This article fills a lacuna in the English literature on recent political and cultural changes in CSO-government relationships in France – relationships that Archambault (2001) describes as relatively new due to France’s etatist past. It considers a specific case study in migrant services, analyzing the effects of political changes in work policies and State/local government funding on the CSO’s interrelationships and how it can respond to those changes in power and local interdependencies. As shown in Table 1, the case study organization experienced a “before” and an “after” in its public sphere inter-relationships in respect of its three historically informed pillars: a public funding, the mission and program, and its values. This CSO lost resources because it valued tolerance and engagement with local migrants, rather than narrowing or changing its clientele. Funding availability impacted its mission and projects. Although previously the CSO was perceived as an innovator in the public sphere and enjoyed high levels of legitimacy, social insertion was no longer valued by public funders. The new occupational insertion imperative threatens to force the CSO to transform its focus. An emphasis on project funding has led to unintended consequences; reduced social integration of migrants and refugees, increased societal costs and a mission crisis in this CSO.
The CSO must re-focus all of its resources: reputational, legitimacy, social network, and community of volunteers, to continue. While Emerson (1962) offers a power-dependence typology, the CSO’s dependence on resources limits its options. Tactics such as cultivating alternate social relations take time, coalitions are dangerous in a competitive environment and motivational withdrawals risk mission drift. Further, the CSO has limited its options by reminiscing about its legitimacy and status, which no longer allows it to be sufficiently resourced to advance in the current environment. In addition, the members long to retain France’s etatist past, but economic strictures and policy changes have left them behind.
The preferred approach to reduce this CSO’s resource dependency is to cultivate alternative social relations, altering the public sphere inter-relationships radically and potentially rupturing the three pillars on which this organization was built. Thus, it could increase funding diversity (as recommended by Froelich 1999), yet, although Morange (2008), Warsmann (2009) and Langlais (2008) argue for better partnering and dialog between government and CSO to increase effectiveness and efficiency, COPR finds these relationships are ambiguous and on the funders’ terms alone. However, by acknowledging the range of resources at its disposal and its dependence on them (Pfeffer and Salancik 2003), it must also continue to utilize its committed volunteers and powerful supporters to work with migrants and refugees in the area.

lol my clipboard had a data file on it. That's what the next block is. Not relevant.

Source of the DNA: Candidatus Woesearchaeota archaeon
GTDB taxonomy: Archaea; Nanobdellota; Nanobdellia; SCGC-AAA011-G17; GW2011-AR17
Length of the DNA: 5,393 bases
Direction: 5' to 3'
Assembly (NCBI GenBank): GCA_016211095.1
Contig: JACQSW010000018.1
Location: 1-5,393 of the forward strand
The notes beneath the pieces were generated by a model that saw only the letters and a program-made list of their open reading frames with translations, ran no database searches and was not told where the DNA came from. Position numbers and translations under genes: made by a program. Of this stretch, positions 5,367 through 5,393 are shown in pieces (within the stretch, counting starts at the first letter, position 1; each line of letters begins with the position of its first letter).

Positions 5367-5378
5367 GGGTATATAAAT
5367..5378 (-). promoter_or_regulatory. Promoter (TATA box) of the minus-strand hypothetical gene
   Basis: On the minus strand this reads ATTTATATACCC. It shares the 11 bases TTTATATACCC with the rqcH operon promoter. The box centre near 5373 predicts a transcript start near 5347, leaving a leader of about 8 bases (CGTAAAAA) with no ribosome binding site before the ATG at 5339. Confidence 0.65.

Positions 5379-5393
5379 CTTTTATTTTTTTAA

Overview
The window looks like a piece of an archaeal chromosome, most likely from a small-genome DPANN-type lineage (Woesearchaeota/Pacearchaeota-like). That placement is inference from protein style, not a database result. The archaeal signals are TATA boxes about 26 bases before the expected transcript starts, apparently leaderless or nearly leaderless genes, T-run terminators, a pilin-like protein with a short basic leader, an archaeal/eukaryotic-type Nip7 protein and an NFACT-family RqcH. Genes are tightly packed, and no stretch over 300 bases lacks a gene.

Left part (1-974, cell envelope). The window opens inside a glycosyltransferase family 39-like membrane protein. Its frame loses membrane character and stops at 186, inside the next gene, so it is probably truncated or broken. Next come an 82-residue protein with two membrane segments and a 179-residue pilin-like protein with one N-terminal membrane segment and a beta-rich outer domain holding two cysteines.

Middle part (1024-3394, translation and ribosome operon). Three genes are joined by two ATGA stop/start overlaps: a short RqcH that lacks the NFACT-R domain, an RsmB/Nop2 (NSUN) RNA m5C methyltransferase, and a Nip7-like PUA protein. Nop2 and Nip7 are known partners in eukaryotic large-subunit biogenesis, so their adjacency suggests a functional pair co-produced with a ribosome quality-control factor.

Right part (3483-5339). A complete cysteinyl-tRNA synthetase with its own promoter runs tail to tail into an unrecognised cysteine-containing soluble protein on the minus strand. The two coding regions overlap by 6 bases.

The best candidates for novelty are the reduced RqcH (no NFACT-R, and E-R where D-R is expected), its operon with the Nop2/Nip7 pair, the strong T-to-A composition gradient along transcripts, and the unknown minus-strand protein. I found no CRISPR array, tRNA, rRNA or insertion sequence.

While this research focused on a CSO delivering migrant and refugee services, it could be extended longitudinally within this sector or to other CSOs experiencing political challenges. Further, of the four possible responses to power dependence, it appears that the most palatable (but resource-consuming) is to cultivate new relationships. This was supported in Cumming’s (2009) study, but in collaboration with arguing for greater power. Froelich’s (1999) review also supported new (funding) relationships in order to diversify revenue. Therefore, a comparative analysis with CSOs internationally may confirm or generate new suitable responses to centralizing power and local interdependencies.
This article has also highlighted the disconnection between central policies requiring professionalization, and the lack of appropriate skills and resources in the CSO studied and its public funders. Such centralizing reduced this CSO to a collection of different projects considered in isolation from one another as single projects rather than a holistic operation to integrate migrants. As a result, the benefits of social and occupational insertion are in jeopardy as this and similar CSOs lose their power to lobby and work for change within the public sphere.
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The period of Nazi occupation in World War II was an exception to association growth with restrictions on foreigners’ associations from 1939 onwards. The Vichy government which followed the defeat of the occupying Germans also dissolved all Masonic lodges and many other political associations in 1941; the restriction was repealed in 1981 (Archambault 2001).
France has three main levels of local governments with distinctive realms of action: the 101 General Councils, the 26 Regional Councils, and the 37,000 municipalities (also called communes). The General Council is an elected assembly of a departement of France and a Regional Council is an elected assembly of a region of France. Each assembly has specific and different missions to fulfill. They all contribute to the funding of CSOs in France.
Approximately 37,000 communes exist in France (40% of the communes in the European Union), but only about 1,000 have more than 10,000 inhabitants.
We do not mean that the paid workers employed by the CSOs belonging to the “social and health-related sector” are all social workers. Most of them are involved in management, coordination, and support function activities.
If the work of volunteers is included, the amount is 4.5% of GDP
Here is the detailed breakdown of the different sources of funding of French CSOs based on data collected on a national basis for the year 2011 by Tchernonog (2013). Global consolidated budget of all French CSOS: 85.1 Billions Euros for the year 2011. Private funding: 51% made up of membership fees 11%, donation and private sponsorship 4%, private revenues: 36%. Public funding: 49% made up of subsidies 24.7% and other public revenues: 24.8%.
The RSA guarantees a minimum level of benefits to long-term unemployed but requires them to train for work and to consider job vacancies offered; it also provides a benefit to those in low-paid employment (Milner 2012).
Law on the control of immigration, integration, and right to asylum passed the 20th of November, 2007.
In France, the Prefect is a regional governor who represents the State at the local level.
©2014 by Walter de Gruyter Berlin / Boston